Technology: The Cybernated Generation

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Because computer technology is so new and computers require such sensitive handling, a new breed of specialists has grown up to tend the machines. They are young, bright, well-paid (up to $30,000) and in short supply. With brand-new titles and responsibilities, they have formed themselves into a sort of solemn priesthood of the computer, purposely separated from ordinary laymen. Lovers of problem solving, they are apt to play chess at lunch or doodle in algebra over cocktails, speak an esoteric language that some suspect is just their way of mystifying outsiders. Deeply concerned about logic and sensitive to its breakdown in everyday life, they often annoy friends by asking them to rephrase their questions more logically.

These men, ranging from the systems engineers at the top down to the machine operators, have made a pampered and all but adored child of the computer. Not content with having it perform wondrous feats in space and on earth, they are constantly trying to extend its capabilities. In the experimental milieu they have created, they have taught computers to play ticktacktoe, blackjack, checkers and a passable game of chess, instructed it to compose avant-garde music (the Illiac Suite at the University of Illinois), write simple TV westerns and whodunits, and even try its hand at beatnik poetry. Example:

The iron mother's bouquet did rudely


Yes, I am as fine as many murmuring crates.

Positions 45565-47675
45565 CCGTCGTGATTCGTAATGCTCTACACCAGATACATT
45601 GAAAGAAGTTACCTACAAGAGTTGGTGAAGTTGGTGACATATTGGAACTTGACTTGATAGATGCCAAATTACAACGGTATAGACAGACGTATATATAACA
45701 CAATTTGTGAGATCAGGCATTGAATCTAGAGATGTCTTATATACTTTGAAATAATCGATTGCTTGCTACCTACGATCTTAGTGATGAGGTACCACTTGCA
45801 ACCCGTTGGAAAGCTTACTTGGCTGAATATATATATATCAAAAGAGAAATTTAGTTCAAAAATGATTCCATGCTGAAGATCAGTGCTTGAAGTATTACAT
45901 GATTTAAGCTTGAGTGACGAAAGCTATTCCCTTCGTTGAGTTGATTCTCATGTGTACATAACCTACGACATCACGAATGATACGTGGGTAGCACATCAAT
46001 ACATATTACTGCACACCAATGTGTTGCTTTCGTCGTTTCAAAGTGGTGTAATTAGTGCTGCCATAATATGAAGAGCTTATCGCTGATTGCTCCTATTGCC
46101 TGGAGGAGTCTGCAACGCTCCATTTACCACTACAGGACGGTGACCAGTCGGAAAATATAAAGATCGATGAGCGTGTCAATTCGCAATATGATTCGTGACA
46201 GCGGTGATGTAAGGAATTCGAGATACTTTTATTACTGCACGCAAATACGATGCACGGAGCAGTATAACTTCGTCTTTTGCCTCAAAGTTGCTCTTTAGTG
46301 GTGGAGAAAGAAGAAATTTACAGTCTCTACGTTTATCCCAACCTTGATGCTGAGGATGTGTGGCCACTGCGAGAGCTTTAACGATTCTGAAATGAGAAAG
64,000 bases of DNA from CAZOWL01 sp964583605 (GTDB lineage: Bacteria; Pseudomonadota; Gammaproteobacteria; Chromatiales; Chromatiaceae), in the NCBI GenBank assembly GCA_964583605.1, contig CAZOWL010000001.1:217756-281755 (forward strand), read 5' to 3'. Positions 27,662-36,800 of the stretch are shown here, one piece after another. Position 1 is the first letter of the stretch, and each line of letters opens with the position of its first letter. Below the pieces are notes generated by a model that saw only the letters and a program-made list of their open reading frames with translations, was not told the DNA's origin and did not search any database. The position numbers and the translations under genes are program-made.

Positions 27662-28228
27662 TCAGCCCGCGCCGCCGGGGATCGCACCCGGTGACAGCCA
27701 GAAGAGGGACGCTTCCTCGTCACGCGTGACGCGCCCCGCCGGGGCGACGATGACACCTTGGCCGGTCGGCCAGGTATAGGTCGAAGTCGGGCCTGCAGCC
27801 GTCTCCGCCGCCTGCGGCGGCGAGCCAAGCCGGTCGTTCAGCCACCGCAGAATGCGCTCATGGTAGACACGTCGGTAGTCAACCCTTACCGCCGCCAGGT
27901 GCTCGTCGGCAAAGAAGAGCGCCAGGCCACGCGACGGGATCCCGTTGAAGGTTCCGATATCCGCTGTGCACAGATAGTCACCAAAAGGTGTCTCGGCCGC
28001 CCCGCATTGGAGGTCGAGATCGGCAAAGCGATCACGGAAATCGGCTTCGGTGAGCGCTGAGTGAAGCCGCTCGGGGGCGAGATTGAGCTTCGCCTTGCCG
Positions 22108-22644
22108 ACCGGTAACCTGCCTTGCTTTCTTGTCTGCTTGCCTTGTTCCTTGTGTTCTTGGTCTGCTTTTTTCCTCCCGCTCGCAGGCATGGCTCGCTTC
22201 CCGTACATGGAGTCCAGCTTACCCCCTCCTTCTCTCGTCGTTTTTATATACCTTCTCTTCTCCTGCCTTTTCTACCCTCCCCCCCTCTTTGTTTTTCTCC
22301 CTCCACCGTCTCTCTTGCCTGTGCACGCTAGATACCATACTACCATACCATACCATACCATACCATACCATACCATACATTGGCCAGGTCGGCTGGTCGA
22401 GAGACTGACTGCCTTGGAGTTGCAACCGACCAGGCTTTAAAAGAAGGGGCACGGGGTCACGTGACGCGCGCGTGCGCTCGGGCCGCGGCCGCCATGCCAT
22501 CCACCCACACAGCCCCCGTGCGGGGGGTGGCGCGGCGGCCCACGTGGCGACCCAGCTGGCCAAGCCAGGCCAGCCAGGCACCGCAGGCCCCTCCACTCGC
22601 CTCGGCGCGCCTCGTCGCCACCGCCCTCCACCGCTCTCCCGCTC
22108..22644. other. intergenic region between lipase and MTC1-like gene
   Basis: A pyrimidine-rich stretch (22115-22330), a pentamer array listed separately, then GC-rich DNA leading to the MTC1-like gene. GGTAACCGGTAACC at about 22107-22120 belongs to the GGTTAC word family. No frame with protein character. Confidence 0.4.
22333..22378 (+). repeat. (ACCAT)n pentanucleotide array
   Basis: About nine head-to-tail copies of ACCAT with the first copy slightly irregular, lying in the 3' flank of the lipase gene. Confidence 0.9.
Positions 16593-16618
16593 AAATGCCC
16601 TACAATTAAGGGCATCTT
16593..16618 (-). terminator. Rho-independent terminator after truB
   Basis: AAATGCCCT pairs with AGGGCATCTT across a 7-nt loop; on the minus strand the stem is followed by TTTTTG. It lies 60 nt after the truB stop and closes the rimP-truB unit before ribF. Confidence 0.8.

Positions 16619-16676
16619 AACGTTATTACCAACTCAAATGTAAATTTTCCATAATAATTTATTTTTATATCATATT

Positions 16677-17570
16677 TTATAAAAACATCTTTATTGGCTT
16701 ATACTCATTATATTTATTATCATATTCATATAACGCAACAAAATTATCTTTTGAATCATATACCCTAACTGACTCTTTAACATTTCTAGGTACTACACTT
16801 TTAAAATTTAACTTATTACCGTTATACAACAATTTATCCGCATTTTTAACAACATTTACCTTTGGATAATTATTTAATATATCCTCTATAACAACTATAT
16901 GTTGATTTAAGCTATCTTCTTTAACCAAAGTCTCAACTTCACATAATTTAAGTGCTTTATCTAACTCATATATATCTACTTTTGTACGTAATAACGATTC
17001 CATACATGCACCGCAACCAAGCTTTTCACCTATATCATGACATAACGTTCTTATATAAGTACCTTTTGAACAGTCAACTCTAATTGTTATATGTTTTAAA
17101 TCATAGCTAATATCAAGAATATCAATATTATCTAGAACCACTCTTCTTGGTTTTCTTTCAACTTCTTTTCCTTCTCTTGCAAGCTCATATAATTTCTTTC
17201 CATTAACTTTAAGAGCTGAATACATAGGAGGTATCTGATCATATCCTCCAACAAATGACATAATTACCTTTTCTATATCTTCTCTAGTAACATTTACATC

The problem with having a machine for a buddy, of course, is that it does not make a very good conversationalist —but the scientists are busy fixing that. Until now computer experts could only communicate with their machines in one of 1,700 special languages, such as COBOL (Common Business Oriented Language), Fortran (Formula Translation), MAD (Michigan Algorithmic Decoder) and JOVIAL (Jules's Own Version of the International Algebraic Language). All of them are bewildering mixtures that only the initiated can decipher. Now some computers have reached the point where they can nearly understand—and reply in—plain English. The new Honeywell 20 understands a language similar enough to English so that an engineer can give it written instructions without consulting a programmer. The day is clearly coming when most computers will be able to talk back.

Mass Leisure. At least for now, the computer seems to raise almost as many problems as it solves. The most pressing and practical one is, of course, displacement of the work force. Each week, the Government estimates, some 35,000 U.S. workers lose or change their jobs because of the advance of automation. There are also thousands more who, except for automation, would have been hired for such jobs. If U.S. industry were to automate its factories to the extent that is now possible—not to speak of the new possibilities opening up each year—millions of jobs would be eliminated. Obviously, American society will have to undergo some major economic and social changes if those displaced by machines are to lead productive lives.

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